The Only Post I'm Going to Write About Little Mosque on the Prairie


I am not interested in watching this new comedy on the CBC. It’s not the mixed reviews or the hysteria from some quarters about the supposed controversial subject matter; I simply do not have enough hours in the day to waste it watching yet another television program. I’ve selected my favourites and I’m going to stick with them. Indeed, later this month, I’m calling Rogers Cable and cancelling my account. Pulling the plug on the 500 channel universe means pulling the plug on a lot of junk television.

But to the tinfoil hat crowd that see this program as part of some sinister reverse-racist CBC agenda, I should point out that the CBC doesn’t make sitcoms anymore; they simply buy them from independent producers. Little Mosque on the Prairie is no different from Corner Gas in that the latter could have been a CBC television show if one CBC executive (who is probably now banging his or her head on the desk as we speak) had had the foresight to pick it up.

Indeed, one wonders just how much controversy there would be if Little Mosque… had been picked up by CTV or Canwest Global instead of the CBC? Indeed, flip the two shows: would a CBC Corner Gas be seen in some circles as a Liberal-financed attack on western Canadian rednecks while a CTV Little Mosque… called a quaint show about eastern multicultural fishes out of water? A big part of me suspects so.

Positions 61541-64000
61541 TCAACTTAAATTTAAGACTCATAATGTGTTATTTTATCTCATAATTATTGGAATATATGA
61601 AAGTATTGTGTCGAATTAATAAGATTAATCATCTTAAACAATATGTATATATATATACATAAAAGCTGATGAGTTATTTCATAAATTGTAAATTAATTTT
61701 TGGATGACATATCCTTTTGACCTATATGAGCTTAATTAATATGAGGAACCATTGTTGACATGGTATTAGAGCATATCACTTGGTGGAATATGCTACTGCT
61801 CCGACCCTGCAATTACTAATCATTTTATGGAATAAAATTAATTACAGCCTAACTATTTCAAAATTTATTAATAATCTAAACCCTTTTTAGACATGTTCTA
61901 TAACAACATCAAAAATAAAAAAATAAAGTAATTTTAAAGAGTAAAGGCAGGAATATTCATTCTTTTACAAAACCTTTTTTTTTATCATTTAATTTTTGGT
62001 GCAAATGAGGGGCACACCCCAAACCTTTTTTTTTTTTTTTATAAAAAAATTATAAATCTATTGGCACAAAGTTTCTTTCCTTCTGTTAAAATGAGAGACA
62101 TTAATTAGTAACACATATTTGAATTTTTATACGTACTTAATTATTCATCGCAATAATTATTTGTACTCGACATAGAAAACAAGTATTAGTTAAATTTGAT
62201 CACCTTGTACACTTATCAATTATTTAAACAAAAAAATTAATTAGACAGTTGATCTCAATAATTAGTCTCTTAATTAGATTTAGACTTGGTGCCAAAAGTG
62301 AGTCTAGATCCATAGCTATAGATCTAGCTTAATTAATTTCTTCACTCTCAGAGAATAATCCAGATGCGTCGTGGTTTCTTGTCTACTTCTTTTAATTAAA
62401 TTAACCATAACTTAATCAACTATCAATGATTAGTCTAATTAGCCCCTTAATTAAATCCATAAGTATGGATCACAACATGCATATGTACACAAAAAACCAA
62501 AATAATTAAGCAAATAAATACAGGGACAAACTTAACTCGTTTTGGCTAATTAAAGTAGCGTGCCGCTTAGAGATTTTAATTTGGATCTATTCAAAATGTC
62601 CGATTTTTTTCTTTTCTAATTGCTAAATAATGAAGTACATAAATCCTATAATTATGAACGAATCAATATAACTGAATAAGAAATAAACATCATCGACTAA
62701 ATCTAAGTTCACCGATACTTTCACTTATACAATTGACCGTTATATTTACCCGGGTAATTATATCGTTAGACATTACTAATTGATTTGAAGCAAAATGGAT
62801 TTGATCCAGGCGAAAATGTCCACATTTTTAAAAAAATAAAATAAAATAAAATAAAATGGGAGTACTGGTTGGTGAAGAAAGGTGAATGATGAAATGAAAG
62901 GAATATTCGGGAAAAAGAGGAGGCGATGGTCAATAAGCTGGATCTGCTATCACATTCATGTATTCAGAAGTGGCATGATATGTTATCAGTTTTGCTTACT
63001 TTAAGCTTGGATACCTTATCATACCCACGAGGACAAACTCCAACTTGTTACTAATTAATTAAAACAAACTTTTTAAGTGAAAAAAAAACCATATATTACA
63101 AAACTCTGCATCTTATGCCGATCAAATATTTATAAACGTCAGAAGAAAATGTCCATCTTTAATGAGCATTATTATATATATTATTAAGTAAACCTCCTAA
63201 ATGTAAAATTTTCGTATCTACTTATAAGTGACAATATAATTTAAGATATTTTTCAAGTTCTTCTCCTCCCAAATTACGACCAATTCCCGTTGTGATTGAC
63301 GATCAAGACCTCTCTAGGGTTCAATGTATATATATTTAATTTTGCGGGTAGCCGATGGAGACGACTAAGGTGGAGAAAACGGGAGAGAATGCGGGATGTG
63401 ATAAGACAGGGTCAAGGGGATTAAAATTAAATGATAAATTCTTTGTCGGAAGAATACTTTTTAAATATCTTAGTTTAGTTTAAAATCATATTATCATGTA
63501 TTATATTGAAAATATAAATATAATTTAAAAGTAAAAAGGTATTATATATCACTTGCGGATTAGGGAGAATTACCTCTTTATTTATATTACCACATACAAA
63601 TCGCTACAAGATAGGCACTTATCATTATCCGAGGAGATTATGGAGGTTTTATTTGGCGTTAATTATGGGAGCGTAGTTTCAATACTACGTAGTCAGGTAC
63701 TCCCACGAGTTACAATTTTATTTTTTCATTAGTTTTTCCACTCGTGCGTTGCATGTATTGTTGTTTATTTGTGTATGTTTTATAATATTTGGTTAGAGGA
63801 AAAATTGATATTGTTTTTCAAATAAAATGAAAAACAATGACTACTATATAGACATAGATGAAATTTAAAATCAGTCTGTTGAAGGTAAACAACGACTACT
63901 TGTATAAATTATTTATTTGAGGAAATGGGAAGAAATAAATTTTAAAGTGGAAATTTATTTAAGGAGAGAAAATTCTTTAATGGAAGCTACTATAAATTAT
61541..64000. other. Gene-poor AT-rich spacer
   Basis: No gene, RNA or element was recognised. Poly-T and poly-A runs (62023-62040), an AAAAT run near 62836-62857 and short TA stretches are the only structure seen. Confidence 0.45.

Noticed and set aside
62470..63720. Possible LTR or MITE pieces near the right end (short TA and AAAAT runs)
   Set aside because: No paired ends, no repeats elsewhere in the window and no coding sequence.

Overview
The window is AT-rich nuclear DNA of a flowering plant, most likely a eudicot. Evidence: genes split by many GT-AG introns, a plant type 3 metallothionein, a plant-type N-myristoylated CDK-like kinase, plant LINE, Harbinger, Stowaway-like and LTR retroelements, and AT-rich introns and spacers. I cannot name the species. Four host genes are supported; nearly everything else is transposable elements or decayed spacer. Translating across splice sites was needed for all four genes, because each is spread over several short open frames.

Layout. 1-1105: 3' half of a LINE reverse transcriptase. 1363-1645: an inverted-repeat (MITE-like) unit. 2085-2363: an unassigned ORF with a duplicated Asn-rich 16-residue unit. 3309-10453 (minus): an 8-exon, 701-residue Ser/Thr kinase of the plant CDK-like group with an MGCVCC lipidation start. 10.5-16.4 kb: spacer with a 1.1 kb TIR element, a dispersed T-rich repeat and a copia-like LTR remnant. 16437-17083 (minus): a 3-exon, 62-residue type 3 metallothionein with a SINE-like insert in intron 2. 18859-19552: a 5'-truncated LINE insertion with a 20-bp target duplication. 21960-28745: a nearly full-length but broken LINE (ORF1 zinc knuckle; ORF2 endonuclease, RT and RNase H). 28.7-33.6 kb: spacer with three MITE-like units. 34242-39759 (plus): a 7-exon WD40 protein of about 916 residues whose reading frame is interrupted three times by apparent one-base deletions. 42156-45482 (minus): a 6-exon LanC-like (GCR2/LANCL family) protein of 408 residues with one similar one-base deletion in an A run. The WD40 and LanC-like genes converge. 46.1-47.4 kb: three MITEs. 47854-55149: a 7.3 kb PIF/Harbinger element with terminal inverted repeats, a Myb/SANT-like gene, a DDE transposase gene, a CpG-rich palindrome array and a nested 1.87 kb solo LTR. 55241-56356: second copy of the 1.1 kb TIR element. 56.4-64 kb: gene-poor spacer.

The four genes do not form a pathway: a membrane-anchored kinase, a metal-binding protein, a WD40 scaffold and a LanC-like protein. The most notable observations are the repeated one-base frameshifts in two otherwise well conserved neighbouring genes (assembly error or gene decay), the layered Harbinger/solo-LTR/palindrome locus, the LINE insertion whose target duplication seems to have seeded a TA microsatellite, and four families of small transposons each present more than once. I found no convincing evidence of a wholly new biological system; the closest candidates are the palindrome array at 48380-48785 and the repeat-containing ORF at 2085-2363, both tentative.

If Little Mosque… bombs, it won’t be a big surprise. For Canada in general and the CBC in particular, successful sitcoms are the exception rather than the rule. Going back to The King of Kensington and coming forward to Corner Gas, the number of successful Canadian sitcoms can be counted on two hands, while the much-hyped failures litter the floor. I remember a CBC answer to Yes Minister which starred Shelly Peterson (wife of then Ontario premier David Petersen). It lasted about three episodes.

Little Mosque… may succeed; it will more likely fail. It won’t be the first, and it won’t be the last. And that’s about all the attention something as frivolous as a television sitcom deserves.

(Later): “Two Million See Little Mosque”.

Huh. Maybe not so much of a bomb, then. I guess it goes to show, controversy makes good publicity. However, it will be instructive to see how the ratings fare for episodes two and three.

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